When Does a Child Need a Sick Day?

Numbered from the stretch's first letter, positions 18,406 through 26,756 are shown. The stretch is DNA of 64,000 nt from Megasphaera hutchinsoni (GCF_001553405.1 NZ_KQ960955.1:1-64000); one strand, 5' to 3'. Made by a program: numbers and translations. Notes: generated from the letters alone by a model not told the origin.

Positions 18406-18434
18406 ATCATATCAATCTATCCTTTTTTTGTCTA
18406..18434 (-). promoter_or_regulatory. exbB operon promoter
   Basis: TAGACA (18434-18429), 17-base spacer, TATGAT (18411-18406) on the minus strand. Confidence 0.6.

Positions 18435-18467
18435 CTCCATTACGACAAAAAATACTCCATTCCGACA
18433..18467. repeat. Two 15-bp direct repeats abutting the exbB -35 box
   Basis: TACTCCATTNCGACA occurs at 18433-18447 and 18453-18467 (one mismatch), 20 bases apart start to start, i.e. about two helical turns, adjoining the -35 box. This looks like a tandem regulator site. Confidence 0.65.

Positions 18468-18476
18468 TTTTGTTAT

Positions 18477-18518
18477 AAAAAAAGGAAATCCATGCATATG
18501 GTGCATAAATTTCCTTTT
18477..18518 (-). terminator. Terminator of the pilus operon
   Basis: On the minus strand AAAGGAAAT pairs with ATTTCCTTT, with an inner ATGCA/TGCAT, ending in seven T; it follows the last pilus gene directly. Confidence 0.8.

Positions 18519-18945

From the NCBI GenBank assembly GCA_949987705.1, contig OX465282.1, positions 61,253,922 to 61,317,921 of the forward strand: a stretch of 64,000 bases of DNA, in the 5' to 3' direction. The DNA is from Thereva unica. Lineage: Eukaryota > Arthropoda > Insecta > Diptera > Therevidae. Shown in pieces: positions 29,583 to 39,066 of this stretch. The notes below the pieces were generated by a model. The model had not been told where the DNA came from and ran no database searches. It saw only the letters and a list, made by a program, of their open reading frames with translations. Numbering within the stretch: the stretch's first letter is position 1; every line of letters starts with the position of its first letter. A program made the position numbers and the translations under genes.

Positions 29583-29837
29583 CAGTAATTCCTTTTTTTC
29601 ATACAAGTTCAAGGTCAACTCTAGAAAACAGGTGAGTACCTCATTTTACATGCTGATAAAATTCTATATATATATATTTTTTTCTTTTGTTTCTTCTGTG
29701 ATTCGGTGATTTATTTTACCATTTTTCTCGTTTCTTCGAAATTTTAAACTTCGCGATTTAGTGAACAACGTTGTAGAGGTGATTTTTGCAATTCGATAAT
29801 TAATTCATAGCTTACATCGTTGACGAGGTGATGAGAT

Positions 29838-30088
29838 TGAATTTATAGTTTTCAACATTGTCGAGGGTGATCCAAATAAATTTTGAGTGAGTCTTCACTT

The hardest thing about the is-my-kid-too-sick-to-go-to-school decision may be when parents have to make the call: It’s usually during the family’s tightly orchestrated morning routine.“It’s kind of hard to make that judgment in the morning,” said Dr. Timothy Shope, an associate professor of pediatrics at Children’s Hospital of Pittsburgh, who is the co-editor of the American Academy of Pediatrics book “Managing Infectious Diseases in Child Care and Schools: A Quick Reference Guide.”“Sometimes very well-intentioned parents have only a short window to make a judgment before they have to activate their day, get the child on the bus,” he said. And those parents may be feeling pressure to get to their own jobs.In a poll of parents conducted by C.S. Mott Children’s Hospital in Michigan and released last month, parents were asked about how they make that decision. Concern about the illness getting worse if the child went to school was very important to 60 percent of the parents, followed by concern that the child’s classmates might get sick (47 percent). This was especially true for parents of younger school-age children, 6 to 9 years old. Parents of older children, not surprisingly, tended to worry more about children falling behind or missing a test.

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